Saturday, February 21, 2009

Trains of Thought

Thought patterns are one of the most interesting things that we take for granted. Not until recently have I been so intrigued. Have you ever wondered how the creators of Family Guy come up with their material? I think I've figured it out. They get a bunch of corporate Americans who's daily relief from the jobs they hate is a 1 hour time frame all to themselves in the middle of the day, put them in a conference room, and call it lunch. Albeit a rather boring sounding beginning to a lunch break, but it proves fruitful.

Now these just aren't your ordinary corporate Americans. These are the creative cream of the crop. I'm talking about the well-read IT Guy, the faux know-it-all, the quiet lady, the doubter, the intern, and the occasional cynic. And their differences are not just their demeanor, but also their cultural background. Put all that in a mix, and've got yourself a grade A creative comedy team.

With such variety of people, culture, background, and personality, it's no wonder a slew of topics emerge in conversation. Intellectual to nonsensical, morose to jubilant, factual or fictional, and the list goes on.

Now the amazing part is that they all seem to tie together. Discussions of the theory of black holes leads to the music of Soundgarden (Black Hole Sun... won't you come...) to wash away the rain... drops keep falling on my window(s)... of the World was a great restaurant in the World Trade the position that I play in a better sport than baseball... I can't believe the Philles won the World Series... of poker is a game that relies on a good composure... or composer of cards is like a composer of music, you have to find the harmony... and I bumeped into my friend Melodee a few weeks ago in the street as I was walk(ing)...the Line was an ok movie... don't you think?

I guess that's why they call it "trains" of thought. You are constantly LINKING things together and always on the GO to CONVEY your thought, hopes, dreams, and ideas. Family Guy just makes it more evident... and funny.

Wednesday, February 18, 2009

Anthony Bourdain No Reservations: Philippines

For those of you who have seen Anthony Bourdain's TV show No Reservations, you are familiar with the typical Bourdain style. A hip, leather jacket sportin', cigarette smoking, beer chugging, adventurous, entertaining, daring, and outgoing Bourdain is not what you would call a shy person. The clever title of his show has a dual meaning. No Reservations in the sense of not making arrangements for accommodation at a restaurant, and No Reservations in the sense of not holding back emotions and opinions.

Unfortnately, in the most recent episode in the Philippines, Bourdain seemed to lack his usual flare. I can't imagine that it was due to a lack of tantilizing foods, flavors, or aromas. And although he says he had a great time in his blog (Anthony Bourdain), one could only wonder how in the world he could tolerate the complete lack of emotion from his Cebuano tour guide Augusto Elefano.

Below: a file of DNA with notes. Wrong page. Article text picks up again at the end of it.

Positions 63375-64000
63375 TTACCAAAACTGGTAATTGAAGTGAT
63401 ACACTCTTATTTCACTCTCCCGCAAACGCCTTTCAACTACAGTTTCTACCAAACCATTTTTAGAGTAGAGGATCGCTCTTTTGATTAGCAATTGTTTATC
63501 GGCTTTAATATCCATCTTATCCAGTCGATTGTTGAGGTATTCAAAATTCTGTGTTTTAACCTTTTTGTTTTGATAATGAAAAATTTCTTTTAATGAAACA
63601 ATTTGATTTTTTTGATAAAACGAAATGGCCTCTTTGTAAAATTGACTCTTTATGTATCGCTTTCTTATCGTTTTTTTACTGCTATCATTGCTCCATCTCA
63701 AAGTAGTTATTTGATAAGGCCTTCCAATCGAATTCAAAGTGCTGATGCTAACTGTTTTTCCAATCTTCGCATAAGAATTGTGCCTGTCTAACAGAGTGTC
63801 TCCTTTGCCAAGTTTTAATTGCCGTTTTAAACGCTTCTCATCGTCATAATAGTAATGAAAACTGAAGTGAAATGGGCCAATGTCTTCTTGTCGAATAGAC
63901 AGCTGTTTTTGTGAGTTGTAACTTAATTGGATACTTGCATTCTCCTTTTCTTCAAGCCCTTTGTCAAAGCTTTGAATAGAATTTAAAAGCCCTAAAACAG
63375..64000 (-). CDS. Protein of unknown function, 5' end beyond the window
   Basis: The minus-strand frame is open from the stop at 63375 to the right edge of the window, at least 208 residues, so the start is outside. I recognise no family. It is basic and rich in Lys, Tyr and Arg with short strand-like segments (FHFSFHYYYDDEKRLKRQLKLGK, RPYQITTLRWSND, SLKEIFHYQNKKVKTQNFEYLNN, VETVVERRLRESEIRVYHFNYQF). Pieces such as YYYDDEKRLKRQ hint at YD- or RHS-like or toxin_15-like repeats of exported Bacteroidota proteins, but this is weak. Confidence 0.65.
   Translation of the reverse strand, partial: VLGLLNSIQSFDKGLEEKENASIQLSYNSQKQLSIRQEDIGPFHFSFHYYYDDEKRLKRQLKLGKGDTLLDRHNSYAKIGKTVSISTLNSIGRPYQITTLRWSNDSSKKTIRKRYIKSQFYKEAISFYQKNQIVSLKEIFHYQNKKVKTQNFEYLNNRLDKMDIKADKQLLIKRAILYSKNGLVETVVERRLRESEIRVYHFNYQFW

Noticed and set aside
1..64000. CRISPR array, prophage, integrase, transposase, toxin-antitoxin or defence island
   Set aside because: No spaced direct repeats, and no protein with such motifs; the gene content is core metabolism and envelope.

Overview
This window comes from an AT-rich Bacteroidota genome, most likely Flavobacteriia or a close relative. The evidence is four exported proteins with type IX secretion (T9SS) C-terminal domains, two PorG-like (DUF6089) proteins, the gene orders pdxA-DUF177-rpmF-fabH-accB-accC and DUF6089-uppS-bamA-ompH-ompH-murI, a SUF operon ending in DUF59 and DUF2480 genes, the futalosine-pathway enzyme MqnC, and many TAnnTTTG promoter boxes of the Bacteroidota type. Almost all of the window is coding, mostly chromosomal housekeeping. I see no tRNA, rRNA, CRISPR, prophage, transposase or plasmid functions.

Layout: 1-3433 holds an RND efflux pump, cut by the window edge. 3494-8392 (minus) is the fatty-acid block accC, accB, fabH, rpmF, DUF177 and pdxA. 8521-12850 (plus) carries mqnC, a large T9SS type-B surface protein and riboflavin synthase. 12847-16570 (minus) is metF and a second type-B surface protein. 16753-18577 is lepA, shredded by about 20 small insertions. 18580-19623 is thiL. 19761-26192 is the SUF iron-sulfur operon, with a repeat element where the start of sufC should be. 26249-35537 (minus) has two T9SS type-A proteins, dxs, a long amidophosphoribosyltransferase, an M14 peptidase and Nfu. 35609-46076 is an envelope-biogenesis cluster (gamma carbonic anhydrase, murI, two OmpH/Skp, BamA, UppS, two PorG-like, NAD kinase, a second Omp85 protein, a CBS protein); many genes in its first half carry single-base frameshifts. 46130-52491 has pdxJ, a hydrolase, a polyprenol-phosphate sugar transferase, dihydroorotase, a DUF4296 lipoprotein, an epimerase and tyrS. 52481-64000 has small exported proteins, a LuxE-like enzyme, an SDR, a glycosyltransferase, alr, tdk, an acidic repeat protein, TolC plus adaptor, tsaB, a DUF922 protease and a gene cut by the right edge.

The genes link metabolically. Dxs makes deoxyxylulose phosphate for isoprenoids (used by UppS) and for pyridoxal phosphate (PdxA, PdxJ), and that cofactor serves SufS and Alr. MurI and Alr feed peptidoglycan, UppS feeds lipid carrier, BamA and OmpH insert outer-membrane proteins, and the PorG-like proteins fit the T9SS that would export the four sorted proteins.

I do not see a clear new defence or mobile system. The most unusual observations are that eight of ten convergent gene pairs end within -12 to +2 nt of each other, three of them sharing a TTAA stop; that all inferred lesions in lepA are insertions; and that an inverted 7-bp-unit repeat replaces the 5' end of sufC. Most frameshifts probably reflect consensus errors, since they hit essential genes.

For a person who "argued so fervently for his country of ancestry," Elefano showed little knowledge about his motherland when it actually came down to it. Anyone can put together a video...even me, and I'm a PC. Watching his video that convinced Bourdain to visit the great Archipelago gave me high hopes of a truly entertaining episode. But when it all came down to it the show, because of Elefano's enthusiasm, was flat.

I'm glad that Bourdain visited the Philippines. And I'm sure that he was able to feast on his fair share of foods. I mean, it's only a 1 hour show, so I'm sure there's plenty of film on the editing room floor. But I was more concerned with the way this Filipino American came off to the viewing public.

Augusto's personality on the show was the complete opposite of the video that achieved the Philippines the honor of hosting Bourdain. There was no excitement. The show is called No Reservations! Why did I feel like he confined his emotions and enthusiasm? Who could hold back any type of emotion? I understand that Augusto was going through some sorts of an identity issue (not crisis), but being in the land of his predecessors should have given him some type of pride. He was uber proud in his video. But how could he have been so proud with his so-called identity crisis?

I'm not so much concerned with how the food was presented or what was / was not highligted. I guess the bottom line is that Augusto's representation of Filipinos and the culture is off. From his complete 180 degree personality change between his video and his performance on screen to the lack lustre dynamic of his family "party," the overall portrayal of Filipinos was weak. Yes, in a sense Elefano put us on the map in the Foodie world, but his actions and words are setting us back. Plenty of Filipinos and Filipino Americans have made great strides to further us as a people.

Augusto - there are plenty of organizations and people to help you "FIND yourself." For goodness sakes, you live in the cultural capital of the world that is New York City. Use the New Yorker in you and FIND those resources to help you identify.

I hope Chef Bourdain does a Part Deux.